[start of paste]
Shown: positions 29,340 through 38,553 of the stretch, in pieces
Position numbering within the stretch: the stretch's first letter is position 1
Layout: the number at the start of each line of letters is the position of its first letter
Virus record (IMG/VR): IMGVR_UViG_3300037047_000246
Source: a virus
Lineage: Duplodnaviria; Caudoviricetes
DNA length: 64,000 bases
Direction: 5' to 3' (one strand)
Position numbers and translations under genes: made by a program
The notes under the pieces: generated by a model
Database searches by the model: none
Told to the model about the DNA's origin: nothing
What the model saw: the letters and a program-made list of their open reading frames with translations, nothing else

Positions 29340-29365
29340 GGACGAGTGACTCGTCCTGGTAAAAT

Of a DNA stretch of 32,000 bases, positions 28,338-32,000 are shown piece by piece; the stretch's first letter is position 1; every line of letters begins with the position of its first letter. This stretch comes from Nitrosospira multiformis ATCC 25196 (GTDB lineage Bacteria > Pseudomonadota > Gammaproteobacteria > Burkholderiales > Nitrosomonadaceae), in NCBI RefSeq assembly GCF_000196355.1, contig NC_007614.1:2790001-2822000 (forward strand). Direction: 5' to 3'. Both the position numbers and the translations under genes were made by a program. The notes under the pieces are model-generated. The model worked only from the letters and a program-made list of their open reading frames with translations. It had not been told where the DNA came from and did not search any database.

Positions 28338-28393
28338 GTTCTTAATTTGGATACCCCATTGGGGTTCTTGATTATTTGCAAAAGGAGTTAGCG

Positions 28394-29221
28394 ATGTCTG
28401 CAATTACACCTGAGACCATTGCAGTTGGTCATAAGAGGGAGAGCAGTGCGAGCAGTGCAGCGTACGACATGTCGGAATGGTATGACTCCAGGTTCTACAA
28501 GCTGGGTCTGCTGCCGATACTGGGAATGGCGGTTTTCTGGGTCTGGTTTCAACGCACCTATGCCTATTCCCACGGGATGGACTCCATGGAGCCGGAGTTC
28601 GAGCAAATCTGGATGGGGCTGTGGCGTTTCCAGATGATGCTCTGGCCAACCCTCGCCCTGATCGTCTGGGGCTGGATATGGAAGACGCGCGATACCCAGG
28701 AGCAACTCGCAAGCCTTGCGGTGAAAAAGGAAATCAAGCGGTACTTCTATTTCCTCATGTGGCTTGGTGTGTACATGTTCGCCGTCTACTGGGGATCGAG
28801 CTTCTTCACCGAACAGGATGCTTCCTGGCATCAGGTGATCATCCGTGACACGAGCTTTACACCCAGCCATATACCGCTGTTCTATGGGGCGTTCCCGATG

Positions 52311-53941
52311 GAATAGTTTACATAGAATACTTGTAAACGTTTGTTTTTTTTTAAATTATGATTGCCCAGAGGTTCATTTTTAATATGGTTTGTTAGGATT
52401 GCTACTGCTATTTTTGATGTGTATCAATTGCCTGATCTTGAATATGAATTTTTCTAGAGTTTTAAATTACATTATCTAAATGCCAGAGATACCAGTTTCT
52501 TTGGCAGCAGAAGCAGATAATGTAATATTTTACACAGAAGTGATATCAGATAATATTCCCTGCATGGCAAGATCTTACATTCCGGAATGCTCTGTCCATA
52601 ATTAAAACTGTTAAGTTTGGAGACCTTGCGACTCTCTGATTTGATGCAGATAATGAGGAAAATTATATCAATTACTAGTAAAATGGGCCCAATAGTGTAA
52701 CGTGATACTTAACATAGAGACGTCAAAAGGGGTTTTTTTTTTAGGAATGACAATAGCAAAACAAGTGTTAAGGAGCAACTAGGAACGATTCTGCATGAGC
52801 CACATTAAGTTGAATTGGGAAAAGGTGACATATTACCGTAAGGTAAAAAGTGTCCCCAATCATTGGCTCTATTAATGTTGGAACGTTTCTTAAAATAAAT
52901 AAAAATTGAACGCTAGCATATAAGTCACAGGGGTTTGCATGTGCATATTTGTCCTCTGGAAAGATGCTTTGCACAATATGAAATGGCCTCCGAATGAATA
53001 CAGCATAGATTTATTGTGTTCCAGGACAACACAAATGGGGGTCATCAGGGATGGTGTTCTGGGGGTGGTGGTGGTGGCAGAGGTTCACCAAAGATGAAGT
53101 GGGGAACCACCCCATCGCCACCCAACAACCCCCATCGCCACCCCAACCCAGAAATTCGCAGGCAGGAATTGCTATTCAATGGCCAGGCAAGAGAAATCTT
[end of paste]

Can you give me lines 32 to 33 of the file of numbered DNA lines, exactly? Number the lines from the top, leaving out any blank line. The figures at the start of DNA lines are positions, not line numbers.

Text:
52801 CACATTAAGTTGAATTGGGAAAAGGTGACATATTACCGTAAGGTAAAAAGTGTCCCCAATCATTGGCTCTATTAATGTTGGAACGTTTCTTAAAATAAAT
52901 AAAAATTGAACGCTAGCATATAAGTCACAGGGGTTTGCATGTGCATATTTGTCCTCTGGAAAGATGCTTTGCACAATATGAAATGGCCTCCGAATGAATA